Maritime rivalry between India and China is heating up, with the two countries making rapid strides to deploy a credible sea-bound nuclear deterrent this year.
India’s first indigenous nuclear-powered ballistic missile submarine, Arihant, will head for “comprehensive sea and weapon trials” within a month, a big leap towards the country completing its nuclear triad — the ability to launch strategic weapons from land, air and sea, a navy official said.
The 6,000-tonne Arihant is moving closer to kicking off patrols, armed with nuclear warheads, this year. China’s newest submarine-launched ballistic missile (SLBM) Julang-2, to be deployed on the Jin-class (Type 094) boats, is expected to attain operational capability this year. The JL-2 SLBM is expected to have a range of 7,250 km, more than that of the missiles to be fitted on the Arihant. The Indian submarine will be equipped with the K-15 missile, capable of delivering a nuclear warhead up to 750 km.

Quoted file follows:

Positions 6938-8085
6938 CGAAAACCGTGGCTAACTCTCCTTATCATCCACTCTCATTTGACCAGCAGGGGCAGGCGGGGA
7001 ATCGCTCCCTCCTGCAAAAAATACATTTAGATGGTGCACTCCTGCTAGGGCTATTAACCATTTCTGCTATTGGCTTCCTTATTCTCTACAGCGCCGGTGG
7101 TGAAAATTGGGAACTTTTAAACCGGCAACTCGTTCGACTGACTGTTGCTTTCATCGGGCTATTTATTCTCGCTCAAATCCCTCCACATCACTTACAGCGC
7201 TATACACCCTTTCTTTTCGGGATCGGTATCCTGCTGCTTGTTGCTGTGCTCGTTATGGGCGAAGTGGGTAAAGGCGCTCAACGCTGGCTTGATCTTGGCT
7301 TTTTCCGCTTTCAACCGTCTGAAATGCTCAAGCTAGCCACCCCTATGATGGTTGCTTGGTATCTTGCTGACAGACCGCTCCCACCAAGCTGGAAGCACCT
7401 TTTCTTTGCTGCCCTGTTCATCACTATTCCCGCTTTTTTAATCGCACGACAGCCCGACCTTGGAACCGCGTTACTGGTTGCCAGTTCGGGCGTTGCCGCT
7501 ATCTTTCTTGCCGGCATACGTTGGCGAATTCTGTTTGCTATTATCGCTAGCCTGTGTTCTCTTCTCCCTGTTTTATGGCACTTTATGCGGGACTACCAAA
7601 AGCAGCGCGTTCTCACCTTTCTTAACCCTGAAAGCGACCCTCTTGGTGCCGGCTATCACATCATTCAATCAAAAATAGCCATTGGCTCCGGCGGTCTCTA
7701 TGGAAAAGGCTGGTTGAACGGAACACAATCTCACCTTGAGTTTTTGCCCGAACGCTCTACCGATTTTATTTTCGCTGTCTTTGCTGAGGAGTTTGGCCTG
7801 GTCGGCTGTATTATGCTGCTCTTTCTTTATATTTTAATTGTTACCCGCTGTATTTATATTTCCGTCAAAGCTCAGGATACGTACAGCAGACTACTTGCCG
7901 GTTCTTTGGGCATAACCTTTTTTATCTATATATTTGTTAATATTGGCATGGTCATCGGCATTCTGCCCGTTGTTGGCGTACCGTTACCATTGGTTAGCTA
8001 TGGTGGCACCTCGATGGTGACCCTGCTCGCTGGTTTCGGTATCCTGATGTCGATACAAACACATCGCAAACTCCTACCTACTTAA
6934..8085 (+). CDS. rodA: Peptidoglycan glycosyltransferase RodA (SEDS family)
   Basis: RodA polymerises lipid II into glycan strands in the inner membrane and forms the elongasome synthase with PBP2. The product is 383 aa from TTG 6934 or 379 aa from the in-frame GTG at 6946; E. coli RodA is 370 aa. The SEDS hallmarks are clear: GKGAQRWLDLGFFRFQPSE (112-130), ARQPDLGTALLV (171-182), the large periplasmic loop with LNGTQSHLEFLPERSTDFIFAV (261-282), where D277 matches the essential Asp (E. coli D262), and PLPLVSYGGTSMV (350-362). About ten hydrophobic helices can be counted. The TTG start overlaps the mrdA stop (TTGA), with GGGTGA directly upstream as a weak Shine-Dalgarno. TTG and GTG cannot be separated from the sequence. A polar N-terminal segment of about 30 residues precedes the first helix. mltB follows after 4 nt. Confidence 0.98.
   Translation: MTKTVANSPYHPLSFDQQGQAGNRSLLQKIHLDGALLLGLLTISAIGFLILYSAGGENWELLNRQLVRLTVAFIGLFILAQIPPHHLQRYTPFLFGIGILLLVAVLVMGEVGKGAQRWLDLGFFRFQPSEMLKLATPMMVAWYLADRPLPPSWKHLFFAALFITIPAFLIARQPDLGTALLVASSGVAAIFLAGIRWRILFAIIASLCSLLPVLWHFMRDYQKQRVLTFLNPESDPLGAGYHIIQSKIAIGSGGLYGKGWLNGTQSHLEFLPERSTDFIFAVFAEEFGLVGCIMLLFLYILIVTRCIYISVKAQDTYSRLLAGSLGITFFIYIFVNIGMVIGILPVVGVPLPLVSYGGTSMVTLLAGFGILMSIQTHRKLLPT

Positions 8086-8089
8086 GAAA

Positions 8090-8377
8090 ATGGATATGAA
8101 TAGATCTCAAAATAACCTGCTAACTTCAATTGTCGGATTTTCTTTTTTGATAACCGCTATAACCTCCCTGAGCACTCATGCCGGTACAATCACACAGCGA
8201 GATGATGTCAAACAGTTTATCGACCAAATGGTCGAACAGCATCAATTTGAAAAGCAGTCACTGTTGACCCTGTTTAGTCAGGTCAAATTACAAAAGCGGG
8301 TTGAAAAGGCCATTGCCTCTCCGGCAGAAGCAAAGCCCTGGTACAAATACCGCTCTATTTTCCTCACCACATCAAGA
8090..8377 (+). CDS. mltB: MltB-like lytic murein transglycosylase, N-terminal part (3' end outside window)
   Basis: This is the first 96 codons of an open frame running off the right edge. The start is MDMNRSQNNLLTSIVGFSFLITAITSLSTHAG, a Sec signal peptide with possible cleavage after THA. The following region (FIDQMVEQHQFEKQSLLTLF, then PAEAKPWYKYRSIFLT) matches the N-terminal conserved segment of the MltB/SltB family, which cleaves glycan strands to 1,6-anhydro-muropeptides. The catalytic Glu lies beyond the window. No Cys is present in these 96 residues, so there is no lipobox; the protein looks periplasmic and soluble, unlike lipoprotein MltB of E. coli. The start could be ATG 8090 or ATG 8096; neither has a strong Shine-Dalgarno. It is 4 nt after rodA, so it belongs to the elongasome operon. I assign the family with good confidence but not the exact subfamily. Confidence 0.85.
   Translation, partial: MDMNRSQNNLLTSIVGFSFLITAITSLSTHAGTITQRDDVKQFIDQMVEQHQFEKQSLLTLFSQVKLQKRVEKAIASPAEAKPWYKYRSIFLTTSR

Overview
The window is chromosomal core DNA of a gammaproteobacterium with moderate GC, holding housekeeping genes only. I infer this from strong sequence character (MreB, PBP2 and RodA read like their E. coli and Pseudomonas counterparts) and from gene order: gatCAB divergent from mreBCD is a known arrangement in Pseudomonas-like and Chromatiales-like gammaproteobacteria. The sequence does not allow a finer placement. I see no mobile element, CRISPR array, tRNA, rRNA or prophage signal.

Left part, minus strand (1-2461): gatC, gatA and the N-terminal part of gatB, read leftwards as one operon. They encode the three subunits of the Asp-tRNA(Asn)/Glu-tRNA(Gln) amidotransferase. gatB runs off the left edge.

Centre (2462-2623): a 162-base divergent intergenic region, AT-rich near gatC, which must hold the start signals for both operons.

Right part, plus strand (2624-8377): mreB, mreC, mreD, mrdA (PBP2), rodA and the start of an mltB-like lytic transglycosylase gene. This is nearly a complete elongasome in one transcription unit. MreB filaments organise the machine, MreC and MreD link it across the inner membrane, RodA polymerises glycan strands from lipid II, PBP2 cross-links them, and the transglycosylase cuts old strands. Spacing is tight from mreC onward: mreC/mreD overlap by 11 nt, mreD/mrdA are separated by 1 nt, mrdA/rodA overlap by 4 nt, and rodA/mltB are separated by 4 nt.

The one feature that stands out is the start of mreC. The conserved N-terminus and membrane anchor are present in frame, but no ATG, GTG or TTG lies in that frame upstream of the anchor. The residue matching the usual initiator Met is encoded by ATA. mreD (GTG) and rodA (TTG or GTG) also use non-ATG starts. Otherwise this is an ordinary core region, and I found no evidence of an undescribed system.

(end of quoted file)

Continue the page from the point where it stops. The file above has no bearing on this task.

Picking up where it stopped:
Two more nuclear-powered submarines are in the works to reinforce India’s strategic deterrent force at sea. China plans to expand its Jin-class fleet from the existing two to eight by the end of this decade. China’s first nuclear-powered ballistic missile submarine, the old Xia-class (Type 092), was commissioned in the late 1980s but never took up deterrent patrols.